Greek singer Demis Roussos, who became popular in the 1960s and 1970s, has died in an Athens hospital at the age of 68.
The Egyptian-born singer had been in the private hospital with an undisclosed illness for some time.
Roussos sold around 60 million records worldwide and saw success when he joined the progressive rock band Aphrodite's Child in 1967.
He had solo hits with Forever And Ever, Mr Reason and Goodbye My Love, Goodbye.
Artemios "Demis" Ventouris Roussos was born and raised in Alexandria, Egypt before his parents moved to Greece during the Suez Crisis.
He began his music career aged 17 in a band called The Idols, where he met his future Aphrodite's Child bandmates.
Roussos put his popularity in Britain down to the rise of holidays abroad.
"They started wanting to go on holidays, like Spain and Greece," he once told The Scotsman newspaper.
"My music came right on time. It was romantic Mediterranean music addressed to all the people who wanted to go on holiday. My music was liked by the people."
The star struggled with his weight for a long time and co-wrote a book about obesity.
In an argument about Roussos in Mike Leigh's TV play Abigail's Party, Alison Steadman said he "doesn't sound" fat.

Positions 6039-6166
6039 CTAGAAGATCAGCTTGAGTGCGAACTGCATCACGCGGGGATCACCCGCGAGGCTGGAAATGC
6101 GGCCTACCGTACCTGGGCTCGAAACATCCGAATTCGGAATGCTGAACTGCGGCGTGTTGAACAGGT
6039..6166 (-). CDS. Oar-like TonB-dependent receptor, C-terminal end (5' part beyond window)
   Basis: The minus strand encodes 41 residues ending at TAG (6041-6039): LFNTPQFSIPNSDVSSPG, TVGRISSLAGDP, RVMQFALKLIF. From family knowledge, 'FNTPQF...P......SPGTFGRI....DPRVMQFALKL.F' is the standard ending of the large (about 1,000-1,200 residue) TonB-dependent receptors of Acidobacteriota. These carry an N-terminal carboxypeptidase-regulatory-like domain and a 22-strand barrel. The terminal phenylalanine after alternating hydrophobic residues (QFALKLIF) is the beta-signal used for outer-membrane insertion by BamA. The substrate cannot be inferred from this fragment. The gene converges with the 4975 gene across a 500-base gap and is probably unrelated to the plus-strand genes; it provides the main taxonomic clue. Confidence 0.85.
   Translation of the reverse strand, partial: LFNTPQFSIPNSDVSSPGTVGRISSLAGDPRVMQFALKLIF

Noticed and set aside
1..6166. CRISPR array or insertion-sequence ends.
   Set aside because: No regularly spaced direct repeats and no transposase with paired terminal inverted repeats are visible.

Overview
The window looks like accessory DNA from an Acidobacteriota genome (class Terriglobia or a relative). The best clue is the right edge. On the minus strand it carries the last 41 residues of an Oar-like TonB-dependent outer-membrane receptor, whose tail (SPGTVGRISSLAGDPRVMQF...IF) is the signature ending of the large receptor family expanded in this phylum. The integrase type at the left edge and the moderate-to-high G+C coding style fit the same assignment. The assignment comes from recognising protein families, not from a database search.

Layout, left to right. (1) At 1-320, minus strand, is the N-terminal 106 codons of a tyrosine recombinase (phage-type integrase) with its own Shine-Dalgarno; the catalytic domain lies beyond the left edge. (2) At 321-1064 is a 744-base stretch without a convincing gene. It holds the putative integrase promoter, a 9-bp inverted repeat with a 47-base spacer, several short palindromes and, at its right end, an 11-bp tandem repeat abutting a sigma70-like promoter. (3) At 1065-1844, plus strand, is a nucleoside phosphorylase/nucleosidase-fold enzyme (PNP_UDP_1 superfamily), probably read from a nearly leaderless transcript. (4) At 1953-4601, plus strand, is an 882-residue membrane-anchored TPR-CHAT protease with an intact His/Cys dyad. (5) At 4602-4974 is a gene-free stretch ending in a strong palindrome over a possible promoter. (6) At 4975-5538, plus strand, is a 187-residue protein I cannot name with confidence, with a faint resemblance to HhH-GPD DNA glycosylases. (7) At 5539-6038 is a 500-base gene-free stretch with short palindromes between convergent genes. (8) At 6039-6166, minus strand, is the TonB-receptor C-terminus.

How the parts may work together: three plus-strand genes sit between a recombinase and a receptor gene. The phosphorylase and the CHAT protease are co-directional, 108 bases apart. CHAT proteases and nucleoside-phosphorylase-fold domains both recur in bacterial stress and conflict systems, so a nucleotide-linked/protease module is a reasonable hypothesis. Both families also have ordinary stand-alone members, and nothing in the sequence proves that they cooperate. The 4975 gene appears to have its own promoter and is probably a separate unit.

He made one of his earliest appearances on English-language TV on the Basil Brush Show.
Roussos was aboard TWA flight 847 when it was hijacked by men with the Lebanese group Hezbollah on 14 June, 1985.
In exchange for Roussos and the other hostages, the group demanded the release of 17 of its militants and Iraqi Islamic Daawa Party members who were arrested in Kuwait in connection with attacks that killed six people in 1983.
Roussos, who spent his 39th birthday as a hostage, was released four days into the ordeal, with most of the roughly 150 passengers held for nearly two more weeks.
The larger-than-life artist recorded and toured until 2009, when his last album came out.
One of his final public appearances was in the Athens in 2013, when he received France's Legion d'Honneur medal for his life's work.
But it was his glowering face on 1970s and 1980s album covers that provided the most enduring image of the singer: a theatrical figure with unusual outfits, a flowing dark beard and long hair thinning on top.